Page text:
In 2014, the Capitals selected Jakub Vrana 13th overall in the NHL Draft, banking on his potential as a top-line forward. In 2017, the Caps will need him to take the next step in his progression of living up to that potential.
No, the Caps are not relying on Vrana to be a top-line forward in the upcoming season, but with top free agents expected to leave Washington, the Caps will need more contributions from their young players. Of the young players who the team needs to contribute next season, you can put Vrana’s name at or near the top of that list.
On a conference call with reporters on Monday, assistant general manager Ross Mahoney was asked about which of the team’s prospects he considered NHL ready. Vrana was one of two players Mahoney mentioned specifically. Perhaps that should come as no surprise considering Vrana played 21 games with the Caps last season, but it does reflect the team’s expectation that he will be in the Caps’ lineup next this fall. He just has to earns his spot.
“It’s really up to those players to come in and to impress the coaches during training camp and the exhibition season and try to win a spot on the big club,” Mahoney said. “It's up to them. It's just going to depend on what they do off the ice and on the ice during the offseason here and come to camp and try to win a spot.”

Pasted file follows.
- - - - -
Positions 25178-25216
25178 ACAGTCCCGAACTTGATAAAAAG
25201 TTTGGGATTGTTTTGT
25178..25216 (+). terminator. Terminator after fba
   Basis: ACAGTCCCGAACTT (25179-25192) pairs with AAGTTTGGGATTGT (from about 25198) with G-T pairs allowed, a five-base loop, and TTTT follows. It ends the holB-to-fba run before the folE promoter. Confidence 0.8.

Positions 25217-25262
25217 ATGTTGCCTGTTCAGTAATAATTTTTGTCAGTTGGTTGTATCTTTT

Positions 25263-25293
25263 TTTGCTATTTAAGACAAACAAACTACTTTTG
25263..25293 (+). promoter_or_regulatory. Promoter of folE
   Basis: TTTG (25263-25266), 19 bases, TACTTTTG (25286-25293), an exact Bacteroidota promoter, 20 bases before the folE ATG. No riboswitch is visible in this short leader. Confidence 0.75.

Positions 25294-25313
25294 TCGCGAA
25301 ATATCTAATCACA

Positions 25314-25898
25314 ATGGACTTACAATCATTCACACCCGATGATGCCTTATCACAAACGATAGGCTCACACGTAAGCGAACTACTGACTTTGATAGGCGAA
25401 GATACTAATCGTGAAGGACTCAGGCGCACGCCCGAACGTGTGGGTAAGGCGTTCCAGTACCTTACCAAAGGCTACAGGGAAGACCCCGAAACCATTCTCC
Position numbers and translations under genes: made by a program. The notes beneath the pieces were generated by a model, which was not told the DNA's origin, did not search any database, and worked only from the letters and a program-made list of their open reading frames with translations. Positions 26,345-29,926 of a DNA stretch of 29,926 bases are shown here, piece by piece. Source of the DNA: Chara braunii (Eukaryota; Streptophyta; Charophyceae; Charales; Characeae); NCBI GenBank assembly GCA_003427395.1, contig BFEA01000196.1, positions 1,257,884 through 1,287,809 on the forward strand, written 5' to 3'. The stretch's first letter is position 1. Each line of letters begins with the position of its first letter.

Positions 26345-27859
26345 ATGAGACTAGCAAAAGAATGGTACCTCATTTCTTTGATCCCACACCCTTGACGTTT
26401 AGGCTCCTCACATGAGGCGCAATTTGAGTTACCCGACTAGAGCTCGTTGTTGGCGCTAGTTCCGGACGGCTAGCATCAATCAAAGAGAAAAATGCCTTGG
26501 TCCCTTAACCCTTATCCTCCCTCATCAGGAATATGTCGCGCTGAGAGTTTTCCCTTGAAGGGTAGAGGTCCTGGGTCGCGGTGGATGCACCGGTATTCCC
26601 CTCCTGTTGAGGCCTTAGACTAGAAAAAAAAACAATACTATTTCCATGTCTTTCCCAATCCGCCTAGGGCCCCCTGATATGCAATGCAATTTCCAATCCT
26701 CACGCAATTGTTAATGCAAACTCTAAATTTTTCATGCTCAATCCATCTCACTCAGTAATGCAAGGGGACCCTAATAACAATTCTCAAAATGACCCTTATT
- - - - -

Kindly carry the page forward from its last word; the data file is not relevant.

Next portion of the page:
Earning that spot will be vitally important for Vrana. With the potential loss of T.J. Oshie and the 33 goals he scored last season, not only does the team need Vrana to earn a spot in the lineup, but he needs it from an individual standpoint as well.
Vrana has reached a critical juncture in his career. He is now at the point where he is expected to make the transition from AHL to NHL. That is reflected in the fact that Vrana will not be at the team’s development camp taking place at the end of June. It is also due to the fact that Vrana may not be as focused in the AHL as the team needs him to be.
Vrana’s 2016-17 season was a tumultuous one. After being sent back down to Hershey from the Caps, he seemed to struggle with his focus at the AHL level and was at times scratched from the lineup by Bears head coach Troy Mann.
“I think sometimes younger guys, they have to just focus on getting better every day and being very consistent with their play and that'll help them,” Mahoney said. “A lot of times they start maybe thinking of too many things rather than just concentrating on that day and the next day and being consistent with their effort.”
Mahoney made clear he thought there was a “very big upside” for Vrana, but his issues in the AHL reflect just how critical this offseason will be for the Czech winger.
At 21 years old, he is still a young player, but it appears he has eyes for just the NHL. If he does not make the Capitals’ roster out of training camp, it seems fair to wonder if the AHL is even an option at this point. If he cannot focus in Hershey because he wants to be in the NHL, there is no benefit to sending him there. But, if he does not prove himself in training camp, could Vrana’s NHL future lie with another team?
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